Pim van Baarsen
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Unfortunately that was the only weaving project.
For the materials you can use all kind of stuff. The PP/PS was quite stiff and especially the start was hard. The thinner your wire, the easier the weaving.
Would say that PET also could work well.
I would take thinner iron wire the next time. Like the baskets from the movie above. Nice details.
Well, I had not so much trouble with sticky plastic.
You could check the “baking” time. Too long in the oven can make the plastic too sticky. Just a possibility.
Thoroughly cleaning the mold after using can make a huge difference.
And like procastino mentioned, oven paper could be a great help.
Never tried it but can imagine that it useful.
I’m so sorry for my slow response…
Hope I can still help you out by replying :-/
Your mold looks great. The mold I made works the same way and had good experience with it. I only had some difficulties with the metal sheet that started bending a bit after time, which had effect on the plastic sheet that came out. It was not super straight unfortunately. Especially difficult when you want to further work with it in lasercutter for example.
* I didn’t use anything to make unmolding easier. Didn’t had big issues with that to be honest. Sometimes the plastic was melted around the screw-thread or in between the flatbars. But most of the time I was able to remove it after some cooling down.
Sometimes there were some plastic flakes (probably another kind of plastic) that sticked to the mold. Thoroughly cleaning the mold after using with a spatula worked best for me. My experience is that every singel piece of plastic or plastic assessment remaining in the mold, could make it sticky.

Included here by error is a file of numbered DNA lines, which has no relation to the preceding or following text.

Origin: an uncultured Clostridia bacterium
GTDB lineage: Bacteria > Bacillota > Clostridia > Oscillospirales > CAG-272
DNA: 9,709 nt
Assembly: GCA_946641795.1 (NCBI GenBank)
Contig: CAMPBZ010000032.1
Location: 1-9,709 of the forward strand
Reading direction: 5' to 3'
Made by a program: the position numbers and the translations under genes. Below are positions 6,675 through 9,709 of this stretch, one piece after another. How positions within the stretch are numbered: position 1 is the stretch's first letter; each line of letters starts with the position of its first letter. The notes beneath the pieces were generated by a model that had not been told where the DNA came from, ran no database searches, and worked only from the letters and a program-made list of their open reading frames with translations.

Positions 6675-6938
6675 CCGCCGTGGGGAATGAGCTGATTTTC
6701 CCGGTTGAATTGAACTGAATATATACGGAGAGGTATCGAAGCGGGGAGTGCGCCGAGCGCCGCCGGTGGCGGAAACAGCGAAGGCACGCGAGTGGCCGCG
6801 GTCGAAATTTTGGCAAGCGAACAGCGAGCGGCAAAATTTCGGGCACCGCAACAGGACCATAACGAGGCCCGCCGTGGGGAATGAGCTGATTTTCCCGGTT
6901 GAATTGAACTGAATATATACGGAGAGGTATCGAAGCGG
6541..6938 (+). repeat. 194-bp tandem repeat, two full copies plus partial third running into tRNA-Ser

Never thought about oven paper. Can imagine it it works fantastic!
* I did a lot of tests with changing the amount of plastic, the temperature and time. On the end I had quite a good idea about the right proportions and settings.
* Holes in the lid could work!
My mold just pushed the plastic out on the sides. But can image that a few holes works better 🙂
Love the result!
Can you tell something about the temperature and time in the oven?
I did a lot of experiments with PP and PS and found these are really specific settings. Would love to do some ABS experiments and would be awesome to have q kickstart with that kind of information 😉
I had the same. Sometimes it was really impossible to remove the plastic from the mold… It literally cost me some molds 🙁
Didn’t find the reason for that. Think it has to do with the time in the oven and temperature. It also depends on which materials. It seems that some are more sticky than others.
There are sprays on the market to spray your mold and prevent it from sticking to the plastic. It sounds really chemical to me and tried it one without result. But maybe I had the wrong one or didn’t use it the right way.
I don’t know how to build one.
Sounds complicated to me… There are quite some difficult parts that need te be really precise and acurate.
Maybe there’s a fablab that’s willing to help?
Hi Hexahelix, sorry for my super slow response…